A lot has happened since my last post. The most important highlights are in the video above. One important and unfortunate note: I climbed about 1200 feet to the top of a mountain just west of Miami, AZ, only to get stopped by a state trooper at the top. To make a long story short, the trooper basically told us that we would likely be arrested, if we continued as we were. Even if I had dared to skate down the 6-8% grades with no follow vehicle, there was no shoulder, and we were told that I could be arrested for skating in the road, even without the motor home impeding traffic.
In short, I had to make an executive decision and have us drive down the mountain and start back up 15 miles later. Even though I’ve certainly taken the long way across the country, that didn’t sit to well with me. The only other place I had to do that was for a couple miles crossing the Mississippi River into Louisiana. Another situation that would have most likely resulted in me getting arrested. In both situations, I subtracted the miles from the running total of the tour. Well, we did what we had to; let’s just hope nothing else like that comes up. We should have a lot more options heading through Phoenix tomorrow, and the roads after Phoenix are pretty lightly trafficked, all the way to California. BTW: I expect to break 3000 miles somewhere in or near the Phoenix metropolitan area!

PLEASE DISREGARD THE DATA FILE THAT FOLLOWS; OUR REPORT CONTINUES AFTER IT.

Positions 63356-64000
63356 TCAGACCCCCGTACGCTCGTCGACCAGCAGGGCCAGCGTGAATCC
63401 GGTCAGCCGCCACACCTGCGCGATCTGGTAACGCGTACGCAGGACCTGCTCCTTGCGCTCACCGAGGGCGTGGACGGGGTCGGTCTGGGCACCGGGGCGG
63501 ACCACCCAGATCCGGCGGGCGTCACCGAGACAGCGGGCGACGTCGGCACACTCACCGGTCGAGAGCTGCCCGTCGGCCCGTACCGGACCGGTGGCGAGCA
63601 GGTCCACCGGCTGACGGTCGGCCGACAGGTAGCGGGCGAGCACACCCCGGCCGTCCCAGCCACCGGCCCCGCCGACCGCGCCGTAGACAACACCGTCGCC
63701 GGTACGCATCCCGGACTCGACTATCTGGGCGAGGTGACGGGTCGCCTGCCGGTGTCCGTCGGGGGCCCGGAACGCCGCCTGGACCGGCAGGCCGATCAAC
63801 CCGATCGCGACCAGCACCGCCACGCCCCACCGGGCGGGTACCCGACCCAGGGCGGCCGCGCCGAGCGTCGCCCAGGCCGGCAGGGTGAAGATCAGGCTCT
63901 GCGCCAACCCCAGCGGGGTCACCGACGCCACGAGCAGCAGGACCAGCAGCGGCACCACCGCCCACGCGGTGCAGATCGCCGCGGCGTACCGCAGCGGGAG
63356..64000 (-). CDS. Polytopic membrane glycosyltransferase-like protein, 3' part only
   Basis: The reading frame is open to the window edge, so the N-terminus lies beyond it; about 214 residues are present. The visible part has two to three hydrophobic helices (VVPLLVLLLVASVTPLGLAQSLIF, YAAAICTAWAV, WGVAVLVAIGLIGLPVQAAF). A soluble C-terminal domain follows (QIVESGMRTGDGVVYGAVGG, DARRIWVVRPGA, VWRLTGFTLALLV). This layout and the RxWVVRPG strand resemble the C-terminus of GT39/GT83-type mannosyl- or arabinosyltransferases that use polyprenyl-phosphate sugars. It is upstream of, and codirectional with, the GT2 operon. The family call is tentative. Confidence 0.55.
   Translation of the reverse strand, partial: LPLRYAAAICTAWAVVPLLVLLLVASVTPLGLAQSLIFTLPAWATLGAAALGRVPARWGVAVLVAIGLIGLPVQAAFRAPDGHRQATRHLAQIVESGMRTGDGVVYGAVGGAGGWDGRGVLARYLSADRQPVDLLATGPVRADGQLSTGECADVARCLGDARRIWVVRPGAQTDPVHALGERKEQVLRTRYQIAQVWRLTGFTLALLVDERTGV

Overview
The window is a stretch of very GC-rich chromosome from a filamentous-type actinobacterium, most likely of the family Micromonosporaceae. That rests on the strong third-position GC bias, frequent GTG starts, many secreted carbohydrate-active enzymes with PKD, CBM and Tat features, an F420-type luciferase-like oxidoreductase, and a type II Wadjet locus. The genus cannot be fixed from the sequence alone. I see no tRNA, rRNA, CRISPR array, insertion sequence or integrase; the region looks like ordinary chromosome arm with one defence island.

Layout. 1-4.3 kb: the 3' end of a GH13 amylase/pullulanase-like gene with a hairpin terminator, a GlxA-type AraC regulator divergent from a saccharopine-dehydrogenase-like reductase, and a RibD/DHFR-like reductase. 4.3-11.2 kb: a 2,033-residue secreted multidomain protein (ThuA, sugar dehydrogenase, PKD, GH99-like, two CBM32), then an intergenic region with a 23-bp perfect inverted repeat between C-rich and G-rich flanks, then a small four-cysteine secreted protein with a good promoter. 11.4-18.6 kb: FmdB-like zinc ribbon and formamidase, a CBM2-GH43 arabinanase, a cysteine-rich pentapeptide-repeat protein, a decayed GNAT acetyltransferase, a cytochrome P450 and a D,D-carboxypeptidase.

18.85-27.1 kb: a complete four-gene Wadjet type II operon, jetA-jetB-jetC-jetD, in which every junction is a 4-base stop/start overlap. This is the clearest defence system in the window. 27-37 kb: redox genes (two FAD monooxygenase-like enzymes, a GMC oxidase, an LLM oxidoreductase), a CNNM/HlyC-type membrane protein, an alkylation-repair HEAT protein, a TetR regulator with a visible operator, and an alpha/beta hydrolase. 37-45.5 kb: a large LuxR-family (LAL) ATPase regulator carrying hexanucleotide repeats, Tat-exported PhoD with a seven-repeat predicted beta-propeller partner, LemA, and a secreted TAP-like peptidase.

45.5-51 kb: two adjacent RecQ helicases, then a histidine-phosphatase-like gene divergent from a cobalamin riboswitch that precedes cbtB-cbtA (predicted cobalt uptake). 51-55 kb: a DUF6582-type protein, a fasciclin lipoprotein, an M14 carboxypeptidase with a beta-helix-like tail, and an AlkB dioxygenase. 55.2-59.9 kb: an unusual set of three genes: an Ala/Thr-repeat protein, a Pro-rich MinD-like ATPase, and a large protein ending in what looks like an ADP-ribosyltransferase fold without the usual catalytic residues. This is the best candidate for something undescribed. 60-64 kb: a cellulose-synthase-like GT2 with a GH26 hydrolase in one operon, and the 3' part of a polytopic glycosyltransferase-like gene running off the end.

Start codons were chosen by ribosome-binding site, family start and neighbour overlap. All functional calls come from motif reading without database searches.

Distance Since last Update: 288 miles
Total Distance for Tour: approx. 2933 miles
SKATE LOCATION: 1 mile east of Gold Canyon, AZ
STATUS: Gearing up to skate into Phoenix and cross the 3000 mile marker somewhere in the metro area!
I was excited about finally crossing the New Mexico border for a couple reasons: First, I knew that it was a huge milestone, since I skated about 800 miles through Texas. Second, my sources told me that the roads in New Mexico are generally smoother and the wind is a little calmer than in Texas. The comment about the wind did not hold true on my third day in the new state.
Yesterday, I skated from Hatch, NM to just outside of Deming, NM. There were some pretty serious hills toward the beginning, as I increased my elevation by about 500 feet in the course of roughly 5 miles. That, however, was not the big challenge of the day. The wind was back in full force, and I essentially skated 39 miles head-on into 20 MPH winds. Anyone who has ridden a bike into heavy winds would have a pretty good idea about just how fun that was. Except carrying a 3â€™x5â€™ American flag is much like dragging a parachute through the wind.